manifest causes of 2011 electoral violence in northern Nigeria. A large number of the Nigerian Youths are unemployed and poor and thus are ready materials for unscrupulous politicians who then use them for their own selfish and wicked ends.

  • Abuse of power: The tendency for abuse of legal power is evident from the understanding or the possible areas of operational conflict between the activities of law enforcement agents and protection of individual rights, especially under the guise of maintenance of law and order, peace and national security. It is an abuse of legal power for any law enforcement agency or government functionary to use the power conferred upon it by law inconsistent with the purpose of the law in that society.

Accordingly, it is an abuse of the legal power for any law enforcement agency to witch-hunt innocent citizens or to allow itself to be used in carrying out personal vendetta and harassment against fellow citizens.

Abuse of legal power by all those in authority is a threat not only to the existence of law, but also to the corporate existence of society.   Relying on the Rule of Law ideal, abuse of legal power wears the cloak of legitimacy as it

breeds instability and chaos in society. Hence the exercise of legal power must be in the interest of the survival of human beings, respect for human rights and promotion of peace and security, democracy and good governance.

Other causes include: ineffectiveness of security forces/culture of Impunity, weak penalties, bad governance, Corruption in the Electoral Process as well as small arms proliferation.


The effects of electoral violence are manifold however they can be grouped into these three categories:

  1. Insecurity: Electoral constraints breeds insecurity as it is often characterized by loss of lives and properties as it is the case in the Northern part of Nigeria. Over 50,000 people have been killed, thousands displaced and properties worth billions of naira burnt, looted or destroyed. In addition to the insecurity, there are attendant costs like increased security votes and the resources spent on repairs of damaged infrastructure. These resources could have been better spent on human and social development and such trends

adversely affect the social and economic wellbeing of the country.

It is axiomatic that development cannot occur in the absence of peace and security. The economy suffers in an atmosphere of insecurity and political instability. This is because investors are scared due to lack of security for their investment. Direct foreign investment is thus often lost in such circumstances which have contributed to the state of underdevelopment in Nigeria. It is trite that, businesses have a strong interest in peace and security in the countries in which they are operating or might wish to operate.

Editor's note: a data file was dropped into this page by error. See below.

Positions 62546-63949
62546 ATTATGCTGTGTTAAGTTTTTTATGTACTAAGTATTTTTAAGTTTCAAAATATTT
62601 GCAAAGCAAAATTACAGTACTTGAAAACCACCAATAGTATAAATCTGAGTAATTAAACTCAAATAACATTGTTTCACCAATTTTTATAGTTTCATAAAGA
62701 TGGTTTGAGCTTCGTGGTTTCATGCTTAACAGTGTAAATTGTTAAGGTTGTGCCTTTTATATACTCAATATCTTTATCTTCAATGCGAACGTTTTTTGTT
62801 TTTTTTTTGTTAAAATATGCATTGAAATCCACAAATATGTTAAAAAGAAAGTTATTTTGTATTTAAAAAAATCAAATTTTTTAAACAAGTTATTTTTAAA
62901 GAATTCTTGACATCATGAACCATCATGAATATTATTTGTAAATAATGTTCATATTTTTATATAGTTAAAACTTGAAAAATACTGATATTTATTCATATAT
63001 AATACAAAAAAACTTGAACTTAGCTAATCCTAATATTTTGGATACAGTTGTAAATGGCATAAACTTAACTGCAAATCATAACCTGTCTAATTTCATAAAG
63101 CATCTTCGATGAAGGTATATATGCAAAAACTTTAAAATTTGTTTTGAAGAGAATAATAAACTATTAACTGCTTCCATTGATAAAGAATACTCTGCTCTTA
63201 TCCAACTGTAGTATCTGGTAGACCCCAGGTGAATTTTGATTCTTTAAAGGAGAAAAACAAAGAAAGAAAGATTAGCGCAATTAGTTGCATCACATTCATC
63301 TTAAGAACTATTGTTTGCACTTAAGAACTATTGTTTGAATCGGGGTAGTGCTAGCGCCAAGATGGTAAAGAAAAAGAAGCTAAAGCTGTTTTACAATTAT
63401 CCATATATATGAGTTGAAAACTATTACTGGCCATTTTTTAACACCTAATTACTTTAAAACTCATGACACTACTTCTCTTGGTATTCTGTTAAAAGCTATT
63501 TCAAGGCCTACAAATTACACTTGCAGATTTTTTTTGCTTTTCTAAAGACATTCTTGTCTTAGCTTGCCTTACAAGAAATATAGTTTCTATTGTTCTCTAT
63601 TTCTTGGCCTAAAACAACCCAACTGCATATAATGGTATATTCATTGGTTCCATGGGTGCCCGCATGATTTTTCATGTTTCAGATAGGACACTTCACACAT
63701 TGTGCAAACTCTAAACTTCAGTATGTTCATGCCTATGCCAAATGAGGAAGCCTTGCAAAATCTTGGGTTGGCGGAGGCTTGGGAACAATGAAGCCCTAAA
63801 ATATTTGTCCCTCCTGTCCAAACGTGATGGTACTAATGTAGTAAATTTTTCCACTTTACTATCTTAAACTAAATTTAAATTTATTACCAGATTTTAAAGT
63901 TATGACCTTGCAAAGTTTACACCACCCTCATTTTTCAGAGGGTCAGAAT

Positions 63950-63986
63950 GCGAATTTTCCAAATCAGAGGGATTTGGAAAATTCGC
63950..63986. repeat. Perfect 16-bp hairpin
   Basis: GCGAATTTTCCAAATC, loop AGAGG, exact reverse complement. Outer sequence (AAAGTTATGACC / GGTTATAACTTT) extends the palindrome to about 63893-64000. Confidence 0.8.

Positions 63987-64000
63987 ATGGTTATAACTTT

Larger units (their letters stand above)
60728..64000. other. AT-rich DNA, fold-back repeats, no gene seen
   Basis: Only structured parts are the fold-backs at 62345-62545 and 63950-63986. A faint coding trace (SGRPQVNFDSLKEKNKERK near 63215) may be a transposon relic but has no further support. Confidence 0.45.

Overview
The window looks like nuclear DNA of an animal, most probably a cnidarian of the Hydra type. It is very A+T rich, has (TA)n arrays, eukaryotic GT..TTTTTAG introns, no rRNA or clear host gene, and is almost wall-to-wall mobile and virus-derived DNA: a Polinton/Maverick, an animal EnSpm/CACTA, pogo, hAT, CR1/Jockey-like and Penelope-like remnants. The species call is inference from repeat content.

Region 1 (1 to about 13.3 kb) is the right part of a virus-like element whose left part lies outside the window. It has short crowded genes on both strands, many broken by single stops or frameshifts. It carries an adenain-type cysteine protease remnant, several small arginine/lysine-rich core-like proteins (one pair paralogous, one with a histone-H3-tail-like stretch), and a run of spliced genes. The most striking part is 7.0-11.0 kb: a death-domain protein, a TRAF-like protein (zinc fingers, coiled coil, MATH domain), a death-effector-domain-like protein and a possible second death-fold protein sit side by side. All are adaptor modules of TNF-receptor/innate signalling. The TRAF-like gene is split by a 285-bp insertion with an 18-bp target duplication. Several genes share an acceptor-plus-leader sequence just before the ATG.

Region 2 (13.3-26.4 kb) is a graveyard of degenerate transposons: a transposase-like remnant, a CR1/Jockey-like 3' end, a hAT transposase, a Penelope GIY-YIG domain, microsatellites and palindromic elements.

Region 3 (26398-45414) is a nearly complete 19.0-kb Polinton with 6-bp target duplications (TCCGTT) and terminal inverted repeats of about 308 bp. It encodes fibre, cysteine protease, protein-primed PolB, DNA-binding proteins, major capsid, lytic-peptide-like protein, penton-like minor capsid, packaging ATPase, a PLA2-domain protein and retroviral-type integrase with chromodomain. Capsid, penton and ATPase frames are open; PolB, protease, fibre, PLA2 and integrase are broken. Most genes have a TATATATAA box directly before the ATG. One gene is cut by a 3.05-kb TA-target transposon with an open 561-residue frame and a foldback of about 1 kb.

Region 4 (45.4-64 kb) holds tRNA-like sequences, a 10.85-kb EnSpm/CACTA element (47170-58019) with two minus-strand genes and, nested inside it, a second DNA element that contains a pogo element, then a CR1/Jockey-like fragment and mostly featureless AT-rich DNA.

• Cycle of Violence: Another effect of electoral constraint is that it has helped propagate the ongoing cycle of violence in the country. Acts of violence impact negatively on the children living in such societies. In line with the social learning theory, such children would likely end up being violent. The ongoing violence by Boko Haram in the Northern Region of Nigeria (which has witnessed considerable political violence) supports this.

Moreover, acts of electoral violence are likely to result in hostile goals like “the desire for revenge” in political opponents which could lead to conflict escalation. This perhaps explains why almost all political parties in Nigeria are involved in electoral violence.

  • Political Instability: Political instability often arises due to inability of opposition and relevant actors in governance to resolve perceived or real grievances. Electoral violence is both causative and symptomatic of political instability in Nigeria. It is symptomatic as it reflects an inchoate political system. It is also causative because it feeds the political crises that manifest regularly. Electoral violence, if not properly addressed, could ultimately lead to escalated violence or even armed conflict. Political violence is incapable of building a strong, efficient and virile democratic nation (social development). It is anti-people because issues of human rights, gender equality, cultural rights and identities are often ignored or trampled upon. These adversely affect the human security and social development of the country.